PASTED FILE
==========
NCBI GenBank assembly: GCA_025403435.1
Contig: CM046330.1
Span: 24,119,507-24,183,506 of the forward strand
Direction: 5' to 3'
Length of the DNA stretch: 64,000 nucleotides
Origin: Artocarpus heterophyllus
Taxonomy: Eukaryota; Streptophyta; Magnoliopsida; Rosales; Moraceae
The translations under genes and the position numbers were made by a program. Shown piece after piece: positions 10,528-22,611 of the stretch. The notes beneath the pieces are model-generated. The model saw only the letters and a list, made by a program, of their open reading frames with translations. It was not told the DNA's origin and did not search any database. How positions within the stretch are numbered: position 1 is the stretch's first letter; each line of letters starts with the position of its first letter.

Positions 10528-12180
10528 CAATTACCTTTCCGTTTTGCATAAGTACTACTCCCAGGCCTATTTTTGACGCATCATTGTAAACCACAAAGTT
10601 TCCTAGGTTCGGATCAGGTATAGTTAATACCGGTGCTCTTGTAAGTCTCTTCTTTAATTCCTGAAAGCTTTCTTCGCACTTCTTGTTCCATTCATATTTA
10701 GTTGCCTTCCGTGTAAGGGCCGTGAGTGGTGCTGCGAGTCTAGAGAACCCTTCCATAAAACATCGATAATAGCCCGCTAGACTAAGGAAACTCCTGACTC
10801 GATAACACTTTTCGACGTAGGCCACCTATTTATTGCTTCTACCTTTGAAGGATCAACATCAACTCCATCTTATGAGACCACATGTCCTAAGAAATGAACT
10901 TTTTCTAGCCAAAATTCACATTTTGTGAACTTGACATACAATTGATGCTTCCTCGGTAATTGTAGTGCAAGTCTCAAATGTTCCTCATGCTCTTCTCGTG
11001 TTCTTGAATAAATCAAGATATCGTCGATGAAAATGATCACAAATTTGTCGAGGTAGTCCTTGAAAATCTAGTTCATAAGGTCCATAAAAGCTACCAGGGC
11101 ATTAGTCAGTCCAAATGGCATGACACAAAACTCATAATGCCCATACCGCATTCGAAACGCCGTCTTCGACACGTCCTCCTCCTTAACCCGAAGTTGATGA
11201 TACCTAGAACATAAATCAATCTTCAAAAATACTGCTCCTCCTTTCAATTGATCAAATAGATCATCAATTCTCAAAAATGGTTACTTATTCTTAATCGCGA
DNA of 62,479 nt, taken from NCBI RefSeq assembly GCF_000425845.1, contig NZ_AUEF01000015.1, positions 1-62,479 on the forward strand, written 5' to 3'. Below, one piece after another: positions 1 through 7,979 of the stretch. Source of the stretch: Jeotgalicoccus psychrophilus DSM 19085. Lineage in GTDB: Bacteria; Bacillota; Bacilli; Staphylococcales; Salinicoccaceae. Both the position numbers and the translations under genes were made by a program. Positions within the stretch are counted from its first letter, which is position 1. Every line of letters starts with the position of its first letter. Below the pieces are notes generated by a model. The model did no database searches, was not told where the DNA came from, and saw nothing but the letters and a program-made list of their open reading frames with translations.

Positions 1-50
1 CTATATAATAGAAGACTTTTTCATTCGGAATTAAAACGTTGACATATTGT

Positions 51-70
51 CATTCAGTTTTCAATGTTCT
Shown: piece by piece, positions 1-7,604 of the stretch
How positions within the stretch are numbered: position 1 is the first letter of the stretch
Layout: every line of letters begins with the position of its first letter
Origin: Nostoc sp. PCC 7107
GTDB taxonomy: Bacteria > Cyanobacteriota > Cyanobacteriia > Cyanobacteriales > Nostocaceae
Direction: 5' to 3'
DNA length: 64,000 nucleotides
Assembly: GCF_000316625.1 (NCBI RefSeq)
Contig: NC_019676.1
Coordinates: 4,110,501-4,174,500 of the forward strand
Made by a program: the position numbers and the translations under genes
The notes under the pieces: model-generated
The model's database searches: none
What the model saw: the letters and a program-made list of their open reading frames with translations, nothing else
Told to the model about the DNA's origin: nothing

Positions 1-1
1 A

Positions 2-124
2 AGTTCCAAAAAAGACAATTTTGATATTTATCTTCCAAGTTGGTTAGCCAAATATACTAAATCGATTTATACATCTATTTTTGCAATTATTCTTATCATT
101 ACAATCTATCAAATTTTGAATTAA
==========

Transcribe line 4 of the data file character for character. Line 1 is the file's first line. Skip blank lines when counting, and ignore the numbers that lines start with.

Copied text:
Direction: 5' to 3'